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Fair traders seek to address suffering of artisans

Maria Cuc and Felipe Gonzales prepare for holiday sale.
by Mary Stamp

Local fair traders with Guatemalan ties have been concerned about the weavers, sewers, artisans, artists, crafters and coffee growers who have suffered financially because lockdowns and closed borders during COVID reduced tourism, shipping and access to raw materials.

COVID also reduced the number of fair trade sales events where they could sell the products. They have inventory and seek to sell items now, so they can buy more from their Guatemalan partners to provide them income.

Fair traders Maria Cuc and Felipe Gonzales of Mundo Maya Enterprises, Debbie DuPey of Corazon Scarves, and Sandi and Brian Thompson-Royer of Resilient Threads will partner with Kizuri for a Guatemalan Holiday Market from 10 a.m. to 5 p.m., Saturday, Nov. 20, at the Community Building, 35 W. Main.

They will require masks, will be distancing and using plastic shields to offer an opportunity for people to purchase artisan crafts and support Guatemalan neighbors during the pandemic.

Each told about the struggles of people who create their products.

In addition, with the vaccination rate in Guatemala being just 28 percent, many have been sick or died because multiple generations of a family live in one house, said Sandi.

They have produced less and been unable to sell what they have, so they are struggling, but have had no government assistance. During COVID, the fair traders raised funds to send, but the producers prefer to sell their products.

Each fair trader offered more details on the situation and shared background on their fair trade enterprises and partners.

Felipe and Maria of Mundo Maya Enterprises, which includes Maya Coffee and Maya Color, say many farmers, artisans and weavers have had COVID and are producing less organic coffee, hand-made folk art, weaving, music instruments, wood carvings and crafts.

Felipe started the business as Moonflower Enterprises in the 1980s in San Antonio Agua Calientes, Sacatapequez, Guatemala. He came to Spokane 20 years ago to write grants for the Kalispel Tribe and does Mundo Maya with Maria on the side.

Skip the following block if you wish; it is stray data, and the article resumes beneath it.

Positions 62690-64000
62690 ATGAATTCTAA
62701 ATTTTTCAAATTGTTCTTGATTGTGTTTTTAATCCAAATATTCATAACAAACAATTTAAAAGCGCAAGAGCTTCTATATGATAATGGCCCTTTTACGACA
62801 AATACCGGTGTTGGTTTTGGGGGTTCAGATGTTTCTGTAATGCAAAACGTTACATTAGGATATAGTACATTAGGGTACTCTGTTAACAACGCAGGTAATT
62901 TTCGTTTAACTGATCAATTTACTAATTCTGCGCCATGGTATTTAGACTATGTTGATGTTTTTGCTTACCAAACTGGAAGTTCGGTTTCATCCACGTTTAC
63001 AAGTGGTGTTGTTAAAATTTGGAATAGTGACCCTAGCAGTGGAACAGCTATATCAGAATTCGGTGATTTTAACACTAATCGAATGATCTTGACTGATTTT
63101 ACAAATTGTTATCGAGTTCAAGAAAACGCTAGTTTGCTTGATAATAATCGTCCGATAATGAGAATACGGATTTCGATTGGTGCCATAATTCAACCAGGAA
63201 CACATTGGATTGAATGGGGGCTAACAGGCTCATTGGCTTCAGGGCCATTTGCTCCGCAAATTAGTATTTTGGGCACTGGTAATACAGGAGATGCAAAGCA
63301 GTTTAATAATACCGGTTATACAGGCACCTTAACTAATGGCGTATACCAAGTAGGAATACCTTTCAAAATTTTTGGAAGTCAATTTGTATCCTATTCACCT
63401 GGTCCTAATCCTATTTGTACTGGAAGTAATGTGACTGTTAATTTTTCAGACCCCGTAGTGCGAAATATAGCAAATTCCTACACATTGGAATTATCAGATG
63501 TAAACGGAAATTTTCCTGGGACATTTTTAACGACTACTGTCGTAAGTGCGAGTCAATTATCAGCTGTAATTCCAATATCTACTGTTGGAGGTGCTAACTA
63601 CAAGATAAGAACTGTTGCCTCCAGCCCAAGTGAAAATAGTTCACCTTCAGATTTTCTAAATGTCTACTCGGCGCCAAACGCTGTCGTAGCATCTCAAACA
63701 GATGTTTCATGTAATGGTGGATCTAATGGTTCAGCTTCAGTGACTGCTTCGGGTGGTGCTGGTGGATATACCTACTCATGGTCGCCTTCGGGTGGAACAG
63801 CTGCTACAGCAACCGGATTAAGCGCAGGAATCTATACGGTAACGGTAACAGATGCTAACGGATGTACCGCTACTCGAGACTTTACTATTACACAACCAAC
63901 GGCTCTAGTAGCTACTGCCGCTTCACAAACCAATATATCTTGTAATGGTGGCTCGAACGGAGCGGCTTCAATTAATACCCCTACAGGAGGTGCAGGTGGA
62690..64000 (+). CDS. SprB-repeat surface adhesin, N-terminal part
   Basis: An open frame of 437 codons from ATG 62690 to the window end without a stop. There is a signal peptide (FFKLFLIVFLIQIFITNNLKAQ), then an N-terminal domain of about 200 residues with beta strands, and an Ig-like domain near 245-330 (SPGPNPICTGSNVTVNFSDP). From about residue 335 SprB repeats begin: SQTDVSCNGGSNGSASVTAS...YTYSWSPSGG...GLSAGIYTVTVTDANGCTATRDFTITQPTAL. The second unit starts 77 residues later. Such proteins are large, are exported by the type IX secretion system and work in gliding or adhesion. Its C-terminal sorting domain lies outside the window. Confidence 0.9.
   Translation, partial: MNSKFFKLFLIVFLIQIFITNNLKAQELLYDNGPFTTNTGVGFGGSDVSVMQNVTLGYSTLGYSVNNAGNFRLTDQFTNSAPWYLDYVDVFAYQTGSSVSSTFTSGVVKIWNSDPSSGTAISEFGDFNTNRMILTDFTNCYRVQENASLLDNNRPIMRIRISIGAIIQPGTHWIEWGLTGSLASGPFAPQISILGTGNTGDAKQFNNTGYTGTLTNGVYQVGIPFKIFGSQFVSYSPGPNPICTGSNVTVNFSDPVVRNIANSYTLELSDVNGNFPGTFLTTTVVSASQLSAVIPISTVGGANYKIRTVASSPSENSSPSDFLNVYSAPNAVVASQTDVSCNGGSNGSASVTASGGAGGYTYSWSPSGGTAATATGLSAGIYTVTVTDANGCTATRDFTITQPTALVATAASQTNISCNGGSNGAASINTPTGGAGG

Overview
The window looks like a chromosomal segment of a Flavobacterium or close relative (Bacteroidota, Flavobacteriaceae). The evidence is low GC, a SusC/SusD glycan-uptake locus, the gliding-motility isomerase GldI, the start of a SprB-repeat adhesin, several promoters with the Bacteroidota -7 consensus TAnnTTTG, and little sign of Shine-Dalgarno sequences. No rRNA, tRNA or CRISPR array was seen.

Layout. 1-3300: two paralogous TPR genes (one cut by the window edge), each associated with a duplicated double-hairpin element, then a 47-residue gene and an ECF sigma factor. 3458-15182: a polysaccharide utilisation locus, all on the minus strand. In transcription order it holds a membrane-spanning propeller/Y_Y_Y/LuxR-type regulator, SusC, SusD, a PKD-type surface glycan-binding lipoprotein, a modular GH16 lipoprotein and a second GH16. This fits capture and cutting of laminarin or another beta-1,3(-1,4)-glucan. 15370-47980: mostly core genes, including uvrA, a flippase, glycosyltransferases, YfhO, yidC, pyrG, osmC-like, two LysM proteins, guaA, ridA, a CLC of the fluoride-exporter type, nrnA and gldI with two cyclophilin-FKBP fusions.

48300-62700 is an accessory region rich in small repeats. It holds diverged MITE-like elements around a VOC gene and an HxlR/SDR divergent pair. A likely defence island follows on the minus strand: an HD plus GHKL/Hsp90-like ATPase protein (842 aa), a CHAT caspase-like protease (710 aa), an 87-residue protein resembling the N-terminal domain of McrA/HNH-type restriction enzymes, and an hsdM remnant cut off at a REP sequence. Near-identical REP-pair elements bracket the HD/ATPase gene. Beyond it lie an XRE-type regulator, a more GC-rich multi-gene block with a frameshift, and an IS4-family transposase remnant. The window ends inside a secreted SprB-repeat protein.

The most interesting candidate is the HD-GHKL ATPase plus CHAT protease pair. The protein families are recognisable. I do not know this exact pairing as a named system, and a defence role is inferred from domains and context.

Every summer for 12 years, they would visit family in Solala on Lake Atitlan and buy from local people. Maria, who learned to do backstrap weaving from her mother, who learned from Maria's grandmother, weaves some items herself.

They have not gone to Guatemala for four years. Felipe has some coffee left from last year. Usually he buys 60 sacks from Manos Campesinos, an organization owned by 10 coffee grower organizations in San Marcos, Quetzaltenango, Solala and Chimaltenango. Maria's supply of textiles and crafts is low. She did a sale in 2020 at the Salish School, sales at Latinos en Spokane's monthly market, and a sale at Dia de los Muertos, but lost their big annual November sales at Jubilee and the Fair Trade Festival.

Their daughter Ingrid Sub Cuc helped them set up online sales.

Maria and Felipe plan to buy more inventory in December when they visit family who are vaccinated.

Ingrid, who lived in Solala until age 12, and came to Spokane for high school and studies at Whitworth University, is going with them.

She earned a master's in public health last year at the University of Washington in Seattle and started a doctoral in Native American studies focusing on Maya health systems and identity in Davis with her husband.

Being in public health, she encouraged family to be vaccinated.

"We told aunts, uncles and cousins we would visit only those who were vaccinated," she said. "I spent two months helping them understand.

Solala artisans rely on tourists.

"Because of their need to sell goods, they opened the border earlier than they should have, before protocols were in place and with few vaccinated," she said.

Three cousins are nurses in national hospitals at the forefront, she said.

There were limited vaccination efforts until recently because of skepticism from misinformation, distrust of the U.S., and little information in indigenous languages, Ingrid added.

"Catching COVID was shameful, so people did not disclose it, fearing if anyone knew a family member was sick, they would be shunned. That limited tracking cases," said Ingrid.

"Community radio is key to informing people, along with podcasts in indigenous languages so people understand how the vaccine works, and the importance of masking, washing hands and distancing," she said.

For information, call 509-768-3193 for Maya Coffee, 509-220-8956 for Maya Color or 509-844-6662 for Ingrid, or visit

Copyright@ The Fig Tree, November, 2021